Reference scenario = selection criteria in both breeds A and B were for purebred performance (P) and both breeds had each a separate training set; scenario 1 = selection criteria in breed A was for crossbred performance (C) and selection criteria in breed B was for purebred performance and both breeds had each a separate training set; scenario 2 = selection criteria in both breeds A and B were for crossbred performance and both breeds had each a separate training set; scenario 3 = selection criteria in breed A was for crossbred performance and selection criteria in breed B was for purebred performance and both breeds had a common training set; scenario 4 = selection criteria in both breeds A and B were for crossbred performance and both breeds had a common training set.

Response to selection in purebred animals

Figure 8 shows the response to selection in both purebred populations of breeds A and B over five generations. For a low correlation of LD phase between breeds A and B (Figures 8a and 8b), response to selection in both breeds in the reference scenario was higher than in the other scenarios, since selection in this scenario was for purebred performance. In the other scenarios, response to selection was lower for breed A than in the reference scenario, since in these scenarios the selection criterion was CP (Figure 8a). Figure 8b shows that response to selection for breed B in scenarios 3 and 4, which used a common reference population, was lower than in the other scenarios.
Figure 8
Figure 8

Mean phenotype of purebred individuals. (a) and (b) Results for a low correlation of LD phase between breeds A and B (r = 0.2 for markers 1 cM apart). (c) and (d) Results for a high correlation of LD phase between breeds A and B (r = 0.7 for markers 1 cM apart). The plotted responses are means from 30 replicates. Sc. Ref: Selection criteria in both breed A and B was for purebred performance (P) and both breeds had Separate training sets. Sc.1: Selection criteria in breed A was for crossbred performance (C) and selection criteria in breed B was for purebred performance and both breeds had separate training sets. Sc.2: Selection criteria in both breed A and B was for crossbred performance and both breeds had separate training sets. Sc.3: Selection criteria in breed A was for crossbred performance and selection criteria in breed B was for purebred performance and both breeds had a Common training set. Sc.4: Selection criteria in both breed A and B was for crossbred performance and both breeds had a common training set.

For a high correlation of LD phase between breeds A and B, response to selection for breed A was lower in scenario 2 than in the other scenarios (Figure 8c). Figure 8c also shows that for a high correlation of LD phase between breeds, the use of a common reference population to estimate marker effects improved the performance of purebred animals, i.e. scenario 3 performed better than scenario 1, and scenario 4 performed better than scenario 2.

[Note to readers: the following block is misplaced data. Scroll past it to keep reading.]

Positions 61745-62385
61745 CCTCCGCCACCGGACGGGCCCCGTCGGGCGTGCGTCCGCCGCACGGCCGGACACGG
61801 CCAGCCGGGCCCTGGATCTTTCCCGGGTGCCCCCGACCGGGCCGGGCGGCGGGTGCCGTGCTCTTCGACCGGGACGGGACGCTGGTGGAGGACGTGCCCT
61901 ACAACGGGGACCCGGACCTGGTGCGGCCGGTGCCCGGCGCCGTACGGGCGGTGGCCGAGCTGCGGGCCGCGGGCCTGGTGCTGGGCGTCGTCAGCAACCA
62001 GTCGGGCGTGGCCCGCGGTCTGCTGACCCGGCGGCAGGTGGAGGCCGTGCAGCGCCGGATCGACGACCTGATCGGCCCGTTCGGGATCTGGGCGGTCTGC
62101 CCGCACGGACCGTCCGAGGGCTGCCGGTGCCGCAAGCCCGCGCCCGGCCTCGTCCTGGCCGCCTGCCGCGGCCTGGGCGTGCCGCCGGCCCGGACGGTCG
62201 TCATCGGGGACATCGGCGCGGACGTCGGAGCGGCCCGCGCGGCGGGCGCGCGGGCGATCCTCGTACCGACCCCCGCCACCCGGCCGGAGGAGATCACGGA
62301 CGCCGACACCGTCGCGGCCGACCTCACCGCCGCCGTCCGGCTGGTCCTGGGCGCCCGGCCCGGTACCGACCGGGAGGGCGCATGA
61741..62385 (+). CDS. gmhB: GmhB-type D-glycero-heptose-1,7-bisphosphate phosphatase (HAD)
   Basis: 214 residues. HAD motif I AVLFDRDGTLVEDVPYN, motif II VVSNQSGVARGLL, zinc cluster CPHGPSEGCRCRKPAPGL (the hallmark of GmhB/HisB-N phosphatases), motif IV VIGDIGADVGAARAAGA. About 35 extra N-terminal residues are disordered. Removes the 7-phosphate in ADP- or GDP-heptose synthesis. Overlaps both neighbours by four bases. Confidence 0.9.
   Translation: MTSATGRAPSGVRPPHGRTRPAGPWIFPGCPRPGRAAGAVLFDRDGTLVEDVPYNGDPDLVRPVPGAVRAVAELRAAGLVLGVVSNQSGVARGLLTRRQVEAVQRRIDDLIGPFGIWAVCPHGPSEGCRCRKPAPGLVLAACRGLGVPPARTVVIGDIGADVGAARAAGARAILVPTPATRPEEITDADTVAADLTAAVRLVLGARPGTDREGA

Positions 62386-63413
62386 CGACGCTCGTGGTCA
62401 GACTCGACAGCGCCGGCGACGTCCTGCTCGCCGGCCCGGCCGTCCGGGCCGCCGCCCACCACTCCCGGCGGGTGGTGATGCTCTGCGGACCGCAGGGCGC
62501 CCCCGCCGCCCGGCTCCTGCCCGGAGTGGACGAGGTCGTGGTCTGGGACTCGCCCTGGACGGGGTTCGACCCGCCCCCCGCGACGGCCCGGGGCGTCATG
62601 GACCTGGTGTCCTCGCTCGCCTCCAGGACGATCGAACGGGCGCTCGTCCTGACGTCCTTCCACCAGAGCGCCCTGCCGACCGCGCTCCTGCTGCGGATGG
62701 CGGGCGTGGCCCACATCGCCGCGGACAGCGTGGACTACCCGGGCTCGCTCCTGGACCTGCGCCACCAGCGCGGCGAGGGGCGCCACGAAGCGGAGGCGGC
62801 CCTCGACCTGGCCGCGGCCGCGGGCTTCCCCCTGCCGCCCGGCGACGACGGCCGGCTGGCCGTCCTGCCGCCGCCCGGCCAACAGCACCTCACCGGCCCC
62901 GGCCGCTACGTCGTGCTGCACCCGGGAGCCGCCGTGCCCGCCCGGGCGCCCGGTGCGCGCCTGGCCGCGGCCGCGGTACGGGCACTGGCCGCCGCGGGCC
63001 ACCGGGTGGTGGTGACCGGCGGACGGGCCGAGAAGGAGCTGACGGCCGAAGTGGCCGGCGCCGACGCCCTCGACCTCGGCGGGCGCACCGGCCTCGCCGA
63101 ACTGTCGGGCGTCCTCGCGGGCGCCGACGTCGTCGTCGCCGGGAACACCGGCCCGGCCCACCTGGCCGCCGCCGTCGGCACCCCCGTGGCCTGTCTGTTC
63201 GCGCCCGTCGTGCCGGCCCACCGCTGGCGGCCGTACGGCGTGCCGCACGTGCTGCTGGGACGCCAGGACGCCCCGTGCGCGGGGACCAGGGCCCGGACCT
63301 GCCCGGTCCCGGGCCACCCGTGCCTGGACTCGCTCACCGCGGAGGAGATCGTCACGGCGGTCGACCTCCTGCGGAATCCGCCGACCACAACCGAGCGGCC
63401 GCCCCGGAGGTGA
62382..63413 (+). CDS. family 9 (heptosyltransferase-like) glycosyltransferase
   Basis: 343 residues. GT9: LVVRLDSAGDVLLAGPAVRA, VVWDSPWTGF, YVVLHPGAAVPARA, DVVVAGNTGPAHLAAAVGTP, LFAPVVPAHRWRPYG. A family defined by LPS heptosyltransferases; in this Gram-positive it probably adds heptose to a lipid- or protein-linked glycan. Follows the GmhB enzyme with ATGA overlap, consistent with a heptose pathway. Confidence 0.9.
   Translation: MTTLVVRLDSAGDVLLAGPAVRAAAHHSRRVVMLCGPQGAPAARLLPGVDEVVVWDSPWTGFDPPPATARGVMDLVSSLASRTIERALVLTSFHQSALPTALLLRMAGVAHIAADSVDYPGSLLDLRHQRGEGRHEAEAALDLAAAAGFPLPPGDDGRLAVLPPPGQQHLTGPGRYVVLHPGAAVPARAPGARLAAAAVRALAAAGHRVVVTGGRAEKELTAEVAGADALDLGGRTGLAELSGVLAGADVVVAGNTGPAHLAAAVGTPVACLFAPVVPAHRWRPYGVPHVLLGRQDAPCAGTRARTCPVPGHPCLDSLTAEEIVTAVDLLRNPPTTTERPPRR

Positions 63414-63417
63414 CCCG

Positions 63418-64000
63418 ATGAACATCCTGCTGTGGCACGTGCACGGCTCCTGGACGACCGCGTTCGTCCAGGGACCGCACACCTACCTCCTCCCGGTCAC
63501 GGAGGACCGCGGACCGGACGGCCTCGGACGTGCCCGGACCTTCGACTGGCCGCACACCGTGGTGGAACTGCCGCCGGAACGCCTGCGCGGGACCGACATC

In conclusion, for both low and high correlations of LD phase, selection for CP generated a loss in response to selection in purebred animals.

Discussion

The purpose of this study was to evaluate the potential benefit of GS within purebred lines, when the objective is to improve performance of crossbred populations at the commercial level and phenotypic information is collected only on purebred animals. We compared response to selection in crossbred animals in five scenarios, where individuals were selected either on GEBVP or GEBVC, and marker effects were estimated either from two separate purebred reference populations or a combined purebred reference population. In a two-way crossbreeding system, we found that selection for GEBVC increased response in crossbred animals compared to selection for GEBVP. We also investigated the effect of the correlation of LD phase between the two pure breeds on the consequences of combining both reference populations. The results revealed that, for a high correlation of LD phase, combining both populations into a single reference population increased response to selection in crossbred animals.

Persistence of LD phase

The value of SNPs effect estimated for populations other than the reference population depends on the persistence of LD phase between the reference population and the other population [28]. For example, a SNP that was identified as being in LD with the QTL in one breed may not be in LD with the QTL in another breed. The level of LD is more likely to be different between two populations when these populations have diverged for many generations and the effective population size becomes small, and when distance between the SNP and the QTL is large, since these factors will either break down LD in the ancestral population or create new LD within the subpopulation [3,26].

For a low correlation of LD phase, combining data from both breeds to estimate marker effects (scenarios 3 and 4) had no effect on the accuracy of GS. It has been reported that using multiple breeds to predict GEBV can be effective to increase the size of the reference population and in turn increase accuracy of selection [29]. However, the benefit of combining reference populations depends on the size of the reference population, since there is a diminishing return relationship between size and accuracy of reference populations. Hence, if the reference population is small, combining populations may help when the correlation of LD phase is sufficiently high but will have a limited benefit or may even be detrimental when the reference population is large.